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Intimate Images and the Tyranny of Modern Love/Abuse

I was at a holiday dinner on Christmas day this year, when a colleague, and a friend, revealed to me stunning news. Upon the dissolution of her marriage, she took a less than fair property settlement. My friend is an established author, intellectual and teacher. Why would such an intelligent and established person agree to what was manifestly an unfair deal? Her partner, she informed me, threatened to send intimate pictures of her to people she had worked with. Afraid for her reputation, she acquiesced, and the rest is history.

Acquiescence is not a fair term to use in this context. Abuse is more accurate. And this sort of abuse is more possible now than ever before, given the information sharing technology that is interwoven into our daily lives. The statistics speak for themselves. Justice Canada reports that surveys of 18-54 year old adults revealed:

"that 1 in 10 ex-partners have threatened to expose intimate photos of their ex on-line, and according to the survey, these threats have been carried out in 60% of the cases."

According to Justice Canada, the statistics are even more prolific for younger people where:

"an online survey of 1,280 respondents (653 teens aged 13-19 and 627 young adults aged 20-26) in 2008 commissioned by the National Campaign to Prevent Teen and Unplanned Pregnancy found that 20% of teens and 33% of young adults had sent nude pictures of themselves via text or email."

Intimate digital images seem to have become a normalized part of relationships, augmenting or replacing the traditional and old fashioned art of racy love letters. Often times, the digital content is exchanged in direct messaging applications of popular social media fora. In the immortal words of Yo Gotti: "It goes down in the DM". Described by Rolling Stone magazine, as a song about "a story of smartphone-aided flirtation" that contains "no shortage of creepy internet stalking and sexually explicit social media messages", Down In The DM is portrayed in its video as a piece of work that "carefully dulls the edges, showing a wedding where all the guests are busy exchanging erotic photos via DM".

The risk associated with the sharing of intimate images is crafted as being part of the transaction in such portrayals, but it is certainly the case that law has begun to clamp down on the risks that artists like Yo Gotti seem to be celebrating. Amar Khoday writes about the changing legal landscapes of Internet intimate imagery sharing in his important work Resisting Revenge Pornography: When Victims Strike Back.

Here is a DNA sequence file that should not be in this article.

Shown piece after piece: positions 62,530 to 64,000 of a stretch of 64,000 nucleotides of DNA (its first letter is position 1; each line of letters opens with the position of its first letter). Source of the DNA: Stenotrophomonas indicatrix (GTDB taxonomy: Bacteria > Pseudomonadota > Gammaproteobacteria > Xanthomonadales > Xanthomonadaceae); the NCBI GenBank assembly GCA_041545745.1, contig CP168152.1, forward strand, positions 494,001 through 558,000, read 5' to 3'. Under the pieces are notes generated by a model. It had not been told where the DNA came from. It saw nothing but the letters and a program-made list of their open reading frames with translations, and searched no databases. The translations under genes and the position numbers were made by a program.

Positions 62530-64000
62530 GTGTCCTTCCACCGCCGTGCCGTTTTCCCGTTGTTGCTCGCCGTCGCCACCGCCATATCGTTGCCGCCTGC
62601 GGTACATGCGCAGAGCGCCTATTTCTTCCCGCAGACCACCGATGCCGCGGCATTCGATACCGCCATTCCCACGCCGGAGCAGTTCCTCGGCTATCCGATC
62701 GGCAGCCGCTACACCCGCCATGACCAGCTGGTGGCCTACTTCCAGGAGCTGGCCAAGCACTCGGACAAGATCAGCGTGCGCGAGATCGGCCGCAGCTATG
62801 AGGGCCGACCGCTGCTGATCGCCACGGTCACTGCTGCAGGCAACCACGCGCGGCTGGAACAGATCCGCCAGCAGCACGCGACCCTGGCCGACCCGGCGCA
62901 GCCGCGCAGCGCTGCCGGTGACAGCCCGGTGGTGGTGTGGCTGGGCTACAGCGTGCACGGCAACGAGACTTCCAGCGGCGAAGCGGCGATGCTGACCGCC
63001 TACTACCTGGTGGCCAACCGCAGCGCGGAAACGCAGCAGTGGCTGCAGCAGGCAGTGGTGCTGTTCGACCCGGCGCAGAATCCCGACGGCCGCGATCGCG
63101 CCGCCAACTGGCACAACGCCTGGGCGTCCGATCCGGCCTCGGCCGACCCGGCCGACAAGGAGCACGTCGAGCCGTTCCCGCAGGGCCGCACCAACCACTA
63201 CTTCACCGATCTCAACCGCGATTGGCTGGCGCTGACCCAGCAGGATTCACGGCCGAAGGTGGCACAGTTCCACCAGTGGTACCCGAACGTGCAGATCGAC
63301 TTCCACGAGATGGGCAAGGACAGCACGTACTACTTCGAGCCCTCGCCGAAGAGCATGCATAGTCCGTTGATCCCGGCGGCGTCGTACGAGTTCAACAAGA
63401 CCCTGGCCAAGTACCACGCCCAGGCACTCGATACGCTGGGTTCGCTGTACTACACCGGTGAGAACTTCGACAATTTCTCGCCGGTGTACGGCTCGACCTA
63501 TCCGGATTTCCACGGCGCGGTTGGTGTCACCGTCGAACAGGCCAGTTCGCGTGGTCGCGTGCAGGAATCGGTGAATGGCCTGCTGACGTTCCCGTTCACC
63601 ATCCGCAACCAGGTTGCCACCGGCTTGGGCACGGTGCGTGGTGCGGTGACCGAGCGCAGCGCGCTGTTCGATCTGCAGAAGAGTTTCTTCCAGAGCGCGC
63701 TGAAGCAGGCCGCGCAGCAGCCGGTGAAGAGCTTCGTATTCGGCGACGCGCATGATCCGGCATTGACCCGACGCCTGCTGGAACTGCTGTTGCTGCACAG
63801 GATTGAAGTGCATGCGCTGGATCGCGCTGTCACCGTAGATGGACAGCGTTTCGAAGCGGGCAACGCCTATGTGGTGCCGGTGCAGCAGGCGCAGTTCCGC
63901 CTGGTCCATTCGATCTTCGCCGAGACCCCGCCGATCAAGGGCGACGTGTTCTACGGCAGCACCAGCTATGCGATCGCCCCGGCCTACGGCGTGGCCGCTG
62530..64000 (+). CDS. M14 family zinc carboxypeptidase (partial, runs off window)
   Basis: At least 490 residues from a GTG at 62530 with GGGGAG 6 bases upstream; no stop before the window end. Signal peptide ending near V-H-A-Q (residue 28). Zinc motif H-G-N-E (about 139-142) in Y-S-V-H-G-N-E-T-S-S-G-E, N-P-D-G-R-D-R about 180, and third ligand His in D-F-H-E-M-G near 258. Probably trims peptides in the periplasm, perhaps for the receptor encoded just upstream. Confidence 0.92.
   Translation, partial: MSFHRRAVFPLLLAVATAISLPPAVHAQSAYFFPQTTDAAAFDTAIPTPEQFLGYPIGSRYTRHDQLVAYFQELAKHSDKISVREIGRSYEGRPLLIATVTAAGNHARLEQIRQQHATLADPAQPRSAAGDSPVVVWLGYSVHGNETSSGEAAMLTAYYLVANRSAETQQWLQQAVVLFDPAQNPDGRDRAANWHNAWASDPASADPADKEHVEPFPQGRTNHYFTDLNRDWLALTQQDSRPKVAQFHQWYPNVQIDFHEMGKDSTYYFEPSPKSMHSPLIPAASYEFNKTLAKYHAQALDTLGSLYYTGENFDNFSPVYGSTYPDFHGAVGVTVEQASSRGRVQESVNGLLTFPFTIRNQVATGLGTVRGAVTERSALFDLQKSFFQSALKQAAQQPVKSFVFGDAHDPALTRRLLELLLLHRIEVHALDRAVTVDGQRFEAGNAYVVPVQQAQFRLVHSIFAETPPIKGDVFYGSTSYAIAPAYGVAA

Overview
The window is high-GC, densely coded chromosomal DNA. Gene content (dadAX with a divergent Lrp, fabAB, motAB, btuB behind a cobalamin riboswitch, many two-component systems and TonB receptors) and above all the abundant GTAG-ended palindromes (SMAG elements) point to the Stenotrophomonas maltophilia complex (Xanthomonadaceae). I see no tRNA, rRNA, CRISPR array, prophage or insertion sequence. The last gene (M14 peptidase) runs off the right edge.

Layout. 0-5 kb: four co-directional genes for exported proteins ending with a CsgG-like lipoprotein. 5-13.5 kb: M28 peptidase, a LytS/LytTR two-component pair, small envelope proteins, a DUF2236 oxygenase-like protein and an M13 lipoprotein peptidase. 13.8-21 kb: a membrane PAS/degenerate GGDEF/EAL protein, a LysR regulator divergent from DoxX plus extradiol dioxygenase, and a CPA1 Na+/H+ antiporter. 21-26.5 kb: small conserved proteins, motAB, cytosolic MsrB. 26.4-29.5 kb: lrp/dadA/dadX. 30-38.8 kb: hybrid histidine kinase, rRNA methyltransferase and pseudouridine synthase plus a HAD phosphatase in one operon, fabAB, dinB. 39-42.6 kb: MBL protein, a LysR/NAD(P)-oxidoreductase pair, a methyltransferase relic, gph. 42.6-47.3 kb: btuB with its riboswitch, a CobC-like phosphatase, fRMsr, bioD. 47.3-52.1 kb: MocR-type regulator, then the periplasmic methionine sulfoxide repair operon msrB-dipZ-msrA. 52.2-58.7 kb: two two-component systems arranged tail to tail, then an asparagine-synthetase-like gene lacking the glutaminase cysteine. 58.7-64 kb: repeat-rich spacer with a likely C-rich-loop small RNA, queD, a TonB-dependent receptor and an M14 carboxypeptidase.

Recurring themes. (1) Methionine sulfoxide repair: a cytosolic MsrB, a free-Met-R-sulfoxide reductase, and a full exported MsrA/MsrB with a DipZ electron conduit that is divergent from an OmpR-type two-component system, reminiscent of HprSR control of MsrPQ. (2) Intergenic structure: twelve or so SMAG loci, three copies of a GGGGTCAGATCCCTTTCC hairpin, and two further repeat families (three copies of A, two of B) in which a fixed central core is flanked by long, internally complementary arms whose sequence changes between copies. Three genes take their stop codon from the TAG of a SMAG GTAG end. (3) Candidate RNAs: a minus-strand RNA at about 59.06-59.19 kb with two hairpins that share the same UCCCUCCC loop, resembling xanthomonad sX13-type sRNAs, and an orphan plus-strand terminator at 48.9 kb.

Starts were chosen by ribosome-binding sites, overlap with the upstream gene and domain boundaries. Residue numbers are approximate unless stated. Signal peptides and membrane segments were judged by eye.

Khoday unpacks the relatively new trend towards civil actions when victims seek compensation for the non-consensual sharing of sexual imagery, usually by ex partners. Khoday writes that "revenge pornography is about 'hating women, taking enjoyment in seeing them violated, and harming them.'”

Khoday explains that the basis of liability in such cases means that:

"unconsented public exposure emerges as a source of psychological trauma; the trauma is not only foreseeable but intended. This in itself causes serious harm but is further compounded when personal information identifying the plaintiff’s identity is revealed and she is subjected to further harassment. Indeed, some have committed suicide or have seriously contemplated this due to the sustained distress this exposure causes."

The Criminal Code of Canada has recently evolved to account for the non-consensual sharing of sexual imagery. The Protecting Canadians from Online Crime Act amended the Code by making warrant procedures more feasible for law enforcement and by creating:

"a new offence of non-consensual distribution of intimate images as well as complementary amendments to authorize the removal of such images from the Internet and the recovery of expenses incurred to obtain the removal of such images, the forfeiture of property used in the commission of the offence, a recognizance order to be issued to prevent the distribution of such images and the restriction of the use of a computer or the Internet by a convicted offender."

Provincial jurisdictions have also created legislative tort liability for non-consensual sharing of intimate images. The Manitoba Intimate Images Protection Act provides in section 11(1) that:

"A person who distributes an intimate image of another person knowing that the person depicted in the image did not consent to the distribution, or being reckless as to whether or not that person consented to the distribution, commits a tort against that other person."

Section 11(2) states that "An action for the non-consensual distribution of an intimate image may be brought without proof of damage".

Section 14(1) provides a broad range of remedies: